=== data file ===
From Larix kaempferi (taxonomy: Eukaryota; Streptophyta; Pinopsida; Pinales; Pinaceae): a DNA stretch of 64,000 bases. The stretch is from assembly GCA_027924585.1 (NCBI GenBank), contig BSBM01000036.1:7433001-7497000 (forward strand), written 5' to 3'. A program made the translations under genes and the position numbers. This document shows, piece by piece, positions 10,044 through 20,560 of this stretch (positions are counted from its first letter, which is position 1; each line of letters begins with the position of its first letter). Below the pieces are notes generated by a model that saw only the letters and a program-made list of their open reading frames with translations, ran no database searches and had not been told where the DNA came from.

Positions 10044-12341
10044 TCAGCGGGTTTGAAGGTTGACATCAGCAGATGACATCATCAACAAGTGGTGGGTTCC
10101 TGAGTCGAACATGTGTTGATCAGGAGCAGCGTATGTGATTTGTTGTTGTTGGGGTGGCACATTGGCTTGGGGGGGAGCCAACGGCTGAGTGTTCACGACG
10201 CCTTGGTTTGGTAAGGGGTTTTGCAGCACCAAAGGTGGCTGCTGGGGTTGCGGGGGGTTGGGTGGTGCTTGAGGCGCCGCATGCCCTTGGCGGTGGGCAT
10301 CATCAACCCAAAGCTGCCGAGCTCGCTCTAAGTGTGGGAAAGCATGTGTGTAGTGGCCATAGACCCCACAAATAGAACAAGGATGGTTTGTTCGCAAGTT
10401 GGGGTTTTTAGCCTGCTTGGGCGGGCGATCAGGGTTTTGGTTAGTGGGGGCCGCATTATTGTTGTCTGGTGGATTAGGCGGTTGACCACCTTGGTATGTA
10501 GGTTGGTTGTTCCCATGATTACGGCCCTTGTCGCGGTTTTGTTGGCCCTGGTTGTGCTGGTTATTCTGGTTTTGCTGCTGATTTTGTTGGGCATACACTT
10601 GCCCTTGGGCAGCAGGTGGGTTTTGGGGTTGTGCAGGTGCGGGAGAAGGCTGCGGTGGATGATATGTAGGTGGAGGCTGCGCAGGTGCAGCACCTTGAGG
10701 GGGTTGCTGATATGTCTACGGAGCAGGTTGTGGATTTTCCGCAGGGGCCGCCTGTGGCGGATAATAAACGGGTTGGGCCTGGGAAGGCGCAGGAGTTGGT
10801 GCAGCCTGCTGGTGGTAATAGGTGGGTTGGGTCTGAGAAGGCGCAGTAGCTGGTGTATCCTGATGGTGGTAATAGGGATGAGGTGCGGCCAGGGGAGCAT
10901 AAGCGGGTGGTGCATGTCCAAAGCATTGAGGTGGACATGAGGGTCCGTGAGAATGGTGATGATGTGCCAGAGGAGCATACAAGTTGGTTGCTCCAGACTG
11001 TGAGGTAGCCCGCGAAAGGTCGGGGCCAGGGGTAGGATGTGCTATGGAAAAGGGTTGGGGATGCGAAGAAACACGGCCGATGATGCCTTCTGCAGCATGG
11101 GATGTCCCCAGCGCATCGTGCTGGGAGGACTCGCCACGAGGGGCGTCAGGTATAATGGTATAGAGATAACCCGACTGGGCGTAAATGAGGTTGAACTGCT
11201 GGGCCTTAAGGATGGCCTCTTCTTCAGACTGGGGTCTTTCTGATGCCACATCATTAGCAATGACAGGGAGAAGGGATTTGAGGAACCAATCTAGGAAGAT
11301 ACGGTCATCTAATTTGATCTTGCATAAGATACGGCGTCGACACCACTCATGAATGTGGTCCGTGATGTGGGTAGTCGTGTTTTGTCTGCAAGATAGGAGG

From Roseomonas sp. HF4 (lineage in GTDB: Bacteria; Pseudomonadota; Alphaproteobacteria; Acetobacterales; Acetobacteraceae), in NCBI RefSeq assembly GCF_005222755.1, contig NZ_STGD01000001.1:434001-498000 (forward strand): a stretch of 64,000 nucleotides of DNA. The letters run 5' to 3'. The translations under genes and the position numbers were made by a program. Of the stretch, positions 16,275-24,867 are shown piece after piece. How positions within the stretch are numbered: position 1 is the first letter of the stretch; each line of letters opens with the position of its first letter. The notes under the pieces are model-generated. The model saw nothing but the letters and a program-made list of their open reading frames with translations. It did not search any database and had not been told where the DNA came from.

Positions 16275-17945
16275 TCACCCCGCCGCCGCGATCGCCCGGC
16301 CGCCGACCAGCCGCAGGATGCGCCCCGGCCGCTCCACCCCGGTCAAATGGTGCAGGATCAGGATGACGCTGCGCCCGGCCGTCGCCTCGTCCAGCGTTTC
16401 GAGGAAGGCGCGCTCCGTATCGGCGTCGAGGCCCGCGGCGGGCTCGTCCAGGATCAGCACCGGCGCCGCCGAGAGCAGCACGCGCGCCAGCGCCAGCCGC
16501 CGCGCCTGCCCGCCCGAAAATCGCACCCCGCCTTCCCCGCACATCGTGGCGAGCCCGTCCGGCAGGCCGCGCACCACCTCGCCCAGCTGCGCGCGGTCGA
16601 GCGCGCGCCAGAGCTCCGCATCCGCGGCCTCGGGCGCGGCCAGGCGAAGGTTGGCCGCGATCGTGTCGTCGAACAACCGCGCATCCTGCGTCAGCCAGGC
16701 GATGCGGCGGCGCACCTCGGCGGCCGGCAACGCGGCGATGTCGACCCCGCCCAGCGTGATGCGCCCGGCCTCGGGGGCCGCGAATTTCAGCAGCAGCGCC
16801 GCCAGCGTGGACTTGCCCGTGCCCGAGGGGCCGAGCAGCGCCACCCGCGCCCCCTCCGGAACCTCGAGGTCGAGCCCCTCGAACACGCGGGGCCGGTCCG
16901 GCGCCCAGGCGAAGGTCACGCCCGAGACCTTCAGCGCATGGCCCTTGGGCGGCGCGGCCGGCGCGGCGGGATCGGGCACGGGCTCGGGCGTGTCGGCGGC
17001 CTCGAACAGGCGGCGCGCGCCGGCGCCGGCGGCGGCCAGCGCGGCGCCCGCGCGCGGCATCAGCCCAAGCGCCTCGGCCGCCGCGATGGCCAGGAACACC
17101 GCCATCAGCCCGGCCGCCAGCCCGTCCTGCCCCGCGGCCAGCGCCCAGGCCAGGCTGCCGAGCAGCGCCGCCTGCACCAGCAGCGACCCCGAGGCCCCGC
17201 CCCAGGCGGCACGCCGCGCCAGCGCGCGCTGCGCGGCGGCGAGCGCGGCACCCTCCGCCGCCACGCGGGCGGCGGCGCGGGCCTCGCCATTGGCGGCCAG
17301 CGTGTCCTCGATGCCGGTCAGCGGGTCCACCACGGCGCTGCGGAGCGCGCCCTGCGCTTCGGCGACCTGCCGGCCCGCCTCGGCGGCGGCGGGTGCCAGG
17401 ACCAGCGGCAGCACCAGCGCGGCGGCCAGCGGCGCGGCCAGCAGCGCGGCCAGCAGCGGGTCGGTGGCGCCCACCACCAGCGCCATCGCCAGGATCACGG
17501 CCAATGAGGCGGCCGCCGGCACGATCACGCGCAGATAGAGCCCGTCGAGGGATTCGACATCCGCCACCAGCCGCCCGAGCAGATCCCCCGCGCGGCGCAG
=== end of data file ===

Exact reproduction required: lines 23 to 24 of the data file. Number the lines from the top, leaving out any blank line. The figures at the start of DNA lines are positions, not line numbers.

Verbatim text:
16601 GCGCGCGCCAGAGCTCCGCATCCGCGGCCTCGGGCGCGGCCAGGCGAAGGTTGGCCGCGATCGTGTCGTCGAACAACCGCGCATCCTGCGTCAGCCAGGC
16701 GATGCGGCGGCGCACCTCGGCGGCCGGCAACGCGGCGATGTCGACCCCGCCCAGCGTGATGCGCCCGGCCTCGGGGGCCGCGAATTTCAGCAGCAGCGCC